The book ‘We All Have Zinc in Our Lives – Galvanizing India’s Economy & Health’, is a comprehensive book on the benefits of Zinc. The book has been authored by Pavan Kaushik, a former Vice President and Head of Corporate Communication at Hindustan Zinc (a Vedanta Group company). Pavan has been a regular writer in media and storyteller, who has to his credit a number of stories and articles on Zinc, Lead, Silver, Iron Ore, Copper, Aluminium and other natural resources. He is a veteran in his field with over 30 years of experience in communication, and has been a media consultant for International Zinc Association (IZA), Durham, USA and is an independent consultant to Gerson Lehrman Group (GLG) New York, USA.
"The entire inspiration to write this book on Zinc has come while working in Hindustan Zinc and by promoting the benefits of Zinc for good health and sustainable infrastructure", says Pavan Kaushik. He has worked for more than 12 years in Hindustan Zinc, the only integrated Zinc producer in India, with mines and smelters located in Rajasthan.
Speaking on the book Pavan says, “We need Zinc for good health and also for a healthy & sustainable economy. It is a research based book which would give readers an insight about how the 8th known metal to the mankind and 4th widely consumed metal in the world, is extensively consumed. It was an honour to present this book to H/E Hon’ble Governor of Rajasthan, Shri Kalraj Mishra Ji in Rajbhavan, Rajasthan. While presenting the book, I also got the opportunity to explain him about the usages of Zinc and also the title – ‘We All Have Zinc in Our Lives – Galvanizing India’s Economy & Health’.”
As per the book, an adult human body contains about 2-3 grams of Zinc, much needed for the body’s enzymes and immune system to function properly. Every cell requires Zinc to multiply. In general, people are not aware that Zinc helps in preventing diarrhoea, vision problems, hair fall, memory loss, tooth decay, heart diseases, ulcers etc. and is widely used in cosmetics and multivitamins. Zinc has proved to be effective in preventing osteoporosis and DNA damages as well.
Through galvanization, Zinc protects steel from rusting, and that strengthens the life of infrastructure. “Not many know that buildings near coastal areas are prone to cracks, even-if a pinhole humidity reaches the rebars. Once rusted, rebars expands seven times, leading to cracks in the buildings. Many prominent monuments and temples including Lotus Temple in Delhi, the Statue of Liberty in the US, the Brooklyn Bridge in New York, and the Burj Khalifa in UAE, all are protected through usage of Zinc galvanized steel. Even the Kedarnath pilgrimage temple bridge and the Statue of Unity, stand firmly due to usage of the galvanized steel. The book - We All Have Zinc in Our Lives, has some very prominent examples where Zinc has its presence and has proved its immense benefits”, adds Pavan.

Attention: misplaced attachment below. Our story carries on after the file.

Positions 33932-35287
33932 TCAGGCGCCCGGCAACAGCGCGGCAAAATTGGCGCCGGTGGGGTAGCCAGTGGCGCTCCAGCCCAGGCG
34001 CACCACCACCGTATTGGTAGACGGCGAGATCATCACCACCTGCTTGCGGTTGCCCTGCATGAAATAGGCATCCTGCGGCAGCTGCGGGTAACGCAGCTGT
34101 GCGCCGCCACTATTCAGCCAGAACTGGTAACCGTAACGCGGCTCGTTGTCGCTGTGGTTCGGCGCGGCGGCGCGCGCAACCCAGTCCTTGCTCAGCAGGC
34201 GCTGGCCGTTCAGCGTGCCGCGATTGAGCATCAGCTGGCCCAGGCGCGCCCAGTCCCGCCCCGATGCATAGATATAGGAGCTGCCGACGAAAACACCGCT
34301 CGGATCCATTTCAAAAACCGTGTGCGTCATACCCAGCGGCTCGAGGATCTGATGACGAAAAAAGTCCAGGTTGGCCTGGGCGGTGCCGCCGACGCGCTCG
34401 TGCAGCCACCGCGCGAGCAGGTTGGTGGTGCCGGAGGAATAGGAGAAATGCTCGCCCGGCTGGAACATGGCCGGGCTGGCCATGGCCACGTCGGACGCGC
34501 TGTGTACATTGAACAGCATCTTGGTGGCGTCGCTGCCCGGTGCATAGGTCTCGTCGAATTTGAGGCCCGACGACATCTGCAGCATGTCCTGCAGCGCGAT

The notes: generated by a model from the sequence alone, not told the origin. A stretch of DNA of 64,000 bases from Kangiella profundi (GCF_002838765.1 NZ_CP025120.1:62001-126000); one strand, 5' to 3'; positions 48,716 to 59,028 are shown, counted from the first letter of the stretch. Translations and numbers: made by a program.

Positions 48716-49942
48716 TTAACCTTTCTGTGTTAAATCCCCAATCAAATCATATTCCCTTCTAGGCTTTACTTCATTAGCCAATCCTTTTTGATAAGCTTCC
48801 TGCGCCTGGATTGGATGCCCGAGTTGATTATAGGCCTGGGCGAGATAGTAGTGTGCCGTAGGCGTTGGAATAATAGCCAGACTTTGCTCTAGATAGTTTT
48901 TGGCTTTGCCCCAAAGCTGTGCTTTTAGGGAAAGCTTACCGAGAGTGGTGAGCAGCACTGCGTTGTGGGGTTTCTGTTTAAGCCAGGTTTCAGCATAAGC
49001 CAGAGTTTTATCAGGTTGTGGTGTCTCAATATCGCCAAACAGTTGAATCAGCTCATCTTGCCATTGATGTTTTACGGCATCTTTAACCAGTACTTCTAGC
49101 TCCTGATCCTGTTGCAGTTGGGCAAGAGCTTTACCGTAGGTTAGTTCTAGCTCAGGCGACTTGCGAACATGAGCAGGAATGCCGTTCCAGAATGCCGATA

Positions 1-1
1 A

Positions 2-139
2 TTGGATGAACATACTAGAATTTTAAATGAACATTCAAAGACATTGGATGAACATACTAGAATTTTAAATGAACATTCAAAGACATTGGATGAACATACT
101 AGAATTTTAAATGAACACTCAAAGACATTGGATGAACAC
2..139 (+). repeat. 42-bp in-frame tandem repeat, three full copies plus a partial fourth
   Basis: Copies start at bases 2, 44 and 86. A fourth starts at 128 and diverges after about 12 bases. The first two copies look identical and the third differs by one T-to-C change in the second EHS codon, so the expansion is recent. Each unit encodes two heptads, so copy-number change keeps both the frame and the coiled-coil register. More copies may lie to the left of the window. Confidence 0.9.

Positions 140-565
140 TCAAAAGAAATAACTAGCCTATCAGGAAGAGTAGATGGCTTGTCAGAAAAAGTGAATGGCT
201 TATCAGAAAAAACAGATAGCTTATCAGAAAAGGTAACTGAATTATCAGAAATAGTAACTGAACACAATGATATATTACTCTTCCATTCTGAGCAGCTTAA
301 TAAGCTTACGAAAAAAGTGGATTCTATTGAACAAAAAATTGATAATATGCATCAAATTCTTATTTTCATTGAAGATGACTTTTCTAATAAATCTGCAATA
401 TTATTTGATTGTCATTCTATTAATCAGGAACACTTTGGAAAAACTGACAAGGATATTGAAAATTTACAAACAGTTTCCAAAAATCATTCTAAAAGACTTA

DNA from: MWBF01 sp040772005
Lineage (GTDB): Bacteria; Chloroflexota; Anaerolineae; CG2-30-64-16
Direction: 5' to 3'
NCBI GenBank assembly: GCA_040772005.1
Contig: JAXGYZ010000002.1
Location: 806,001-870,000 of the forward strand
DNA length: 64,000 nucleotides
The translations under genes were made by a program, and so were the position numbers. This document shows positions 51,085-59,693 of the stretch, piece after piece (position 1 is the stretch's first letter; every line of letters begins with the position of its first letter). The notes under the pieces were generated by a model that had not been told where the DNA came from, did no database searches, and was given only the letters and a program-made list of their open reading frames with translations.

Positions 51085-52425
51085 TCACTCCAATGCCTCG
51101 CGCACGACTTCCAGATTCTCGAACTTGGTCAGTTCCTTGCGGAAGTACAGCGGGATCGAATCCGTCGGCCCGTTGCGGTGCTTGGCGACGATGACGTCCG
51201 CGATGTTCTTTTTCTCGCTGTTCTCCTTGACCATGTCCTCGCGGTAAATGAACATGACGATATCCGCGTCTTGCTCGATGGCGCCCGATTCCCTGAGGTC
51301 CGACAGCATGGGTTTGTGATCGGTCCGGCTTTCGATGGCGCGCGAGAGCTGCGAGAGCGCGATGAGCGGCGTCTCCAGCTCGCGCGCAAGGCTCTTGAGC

India had been producing Zinc at a large scale since the 12th century onwards. The mines in Rajasthan have given an evidence of Zinc production since 6th century BC. Zinc was distinctly recognized as a metal under the designation of ‘Yasada’ or ‘Jasada’ (Yashad) in the medical dictionary written in the year 1374. The Zawar mines of Rajasthan are one of the oldest evidence of Zinc mines that dates back to the 9th century. These mines have been active since the Mauryan period.The smelting of metallic Zinc appears to have begun around the 12th century in India.
The Charaka Samhita, which was written between 300 AD and 500 AD, mentions a metal which, when oxidized, produces ‘Pushpanjan’, which was thought to be Zinc Oxide. Germans called Zinc metal as ‘Caunterfeitum’ or ‘Mock-Silver’ because of its silvery white luster and the ‘rishis’ of Vedic era recommend ‘Jasada Bhasma’ a Zinc based preparation, as the treatment of choice for diabetes.
The importance of Zinc has been known to India since ancient times and the modern medicine also recognizes the curative properties of Zinc. Long before being identified as an element, Zinc was used for making brass and medicines.
Today, Zinc is the 4th most widely consumed metal in the world after iron, aluminium, and copper. According to ILZSG, 50% of the Zinc mined across the world is used for galvanizing, 17% for Zinc alloying, 17% for brass and bronze making, 6% for Zinc semi-manufacturers, 6 % in chemicals, and 4% for other miscellaneous purposes
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